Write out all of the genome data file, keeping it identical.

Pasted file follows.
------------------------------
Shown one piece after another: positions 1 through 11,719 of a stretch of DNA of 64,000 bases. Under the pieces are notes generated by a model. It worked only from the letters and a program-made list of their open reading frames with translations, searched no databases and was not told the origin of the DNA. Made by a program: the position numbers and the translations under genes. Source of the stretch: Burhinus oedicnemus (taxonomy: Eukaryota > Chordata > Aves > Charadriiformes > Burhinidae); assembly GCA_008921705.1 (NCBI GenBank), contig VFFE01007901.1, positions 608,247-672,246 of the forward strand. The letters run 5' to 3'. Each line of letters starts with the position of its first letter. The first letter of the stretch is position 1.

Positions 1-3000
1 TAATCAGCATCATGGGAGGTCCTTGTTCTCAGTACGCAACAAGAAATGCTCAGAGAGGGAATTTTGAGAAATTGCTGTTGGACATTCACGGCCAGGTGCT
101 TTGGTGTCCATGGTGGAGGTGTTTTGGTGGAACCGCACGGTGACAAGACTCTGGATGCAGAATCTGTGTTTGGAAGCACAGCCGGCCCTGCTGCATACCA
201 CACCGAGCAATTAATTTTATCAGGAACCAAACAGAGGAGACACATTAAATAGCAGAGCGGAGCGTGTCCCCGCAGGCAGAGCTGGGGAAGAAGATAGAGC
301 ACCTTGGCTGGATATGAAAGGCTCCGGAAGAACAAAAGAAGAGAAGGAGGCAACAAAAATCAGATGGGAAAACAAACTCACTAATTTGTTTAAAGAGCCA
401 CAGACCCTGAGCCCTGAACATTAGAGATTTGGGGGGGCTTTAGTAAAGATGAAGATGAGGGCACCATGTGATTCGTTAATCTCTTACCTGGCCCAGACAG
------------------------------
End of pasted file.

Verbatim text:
Shown one piece after another: positions 1 through 11,719 of a stretch of DNA of 64,000 bases. Under the pieces are notes generated by a model. It worked only from the letters and a program-made list of their open reading frames with translations, searched no databases and was not told the origin of the DNA. Made by a program: the position numbers and the translations under genes. Source of the stretch: Burhinus oedicnemus (taxonomy: Eukaryota > Chordata > Aves > Charadriiformes > Burhinidae); assembly GCA_008921705.1 (NCBI GenBank), contig VFFE01007901.1, positions 608,247-672,246 of the forward strand. The letters run 5' to 3'. Each line of letters starts with the position of its first letter. The first letter of the stretch is position 1.

Positions 1-3000
1 TAATCAGCATCATGGGAGGTCCTTGTTCTCAGTACGCAACAAGAAATGCTCAGAGAGGGAATTTTGAGAAATTGCTGTTGGACATTCACGGCCAGGTGCT
101 TTGGTGTCCATGGTGGAGGTGTTTTGGTGGAACCGCACGGTGACAAGACTCTGGATGCAGAATCTGTGTTTGGAAGCACAGCCGGCCCTGCTGCATACCA
201 CACCGAGCAATTAATTTTATCAGGAACCAAACAGAGGAGACACATTAAATAGCAGAGCGGAGCGTGTCCCCGCAGGCAGAGCTGGGGAAGAAGATAGAGC
301 ACCTTGGCTGGATATGAAAGGCTCCGGAAGAACAAAAGAAGAGAAGGAGGCAACAAAAATCAGATGGGAAAACAAACTCACTAATTTGTTTAAAGAGCCA
401 CAGACCCTGAGCCCTGAACATTAGAGATTTGGGGGGGCTTTAGTAAAGATGAAGATGAGGGCACCATGTGATTCGTTAATCTCTTACCTGGCCCAGACAG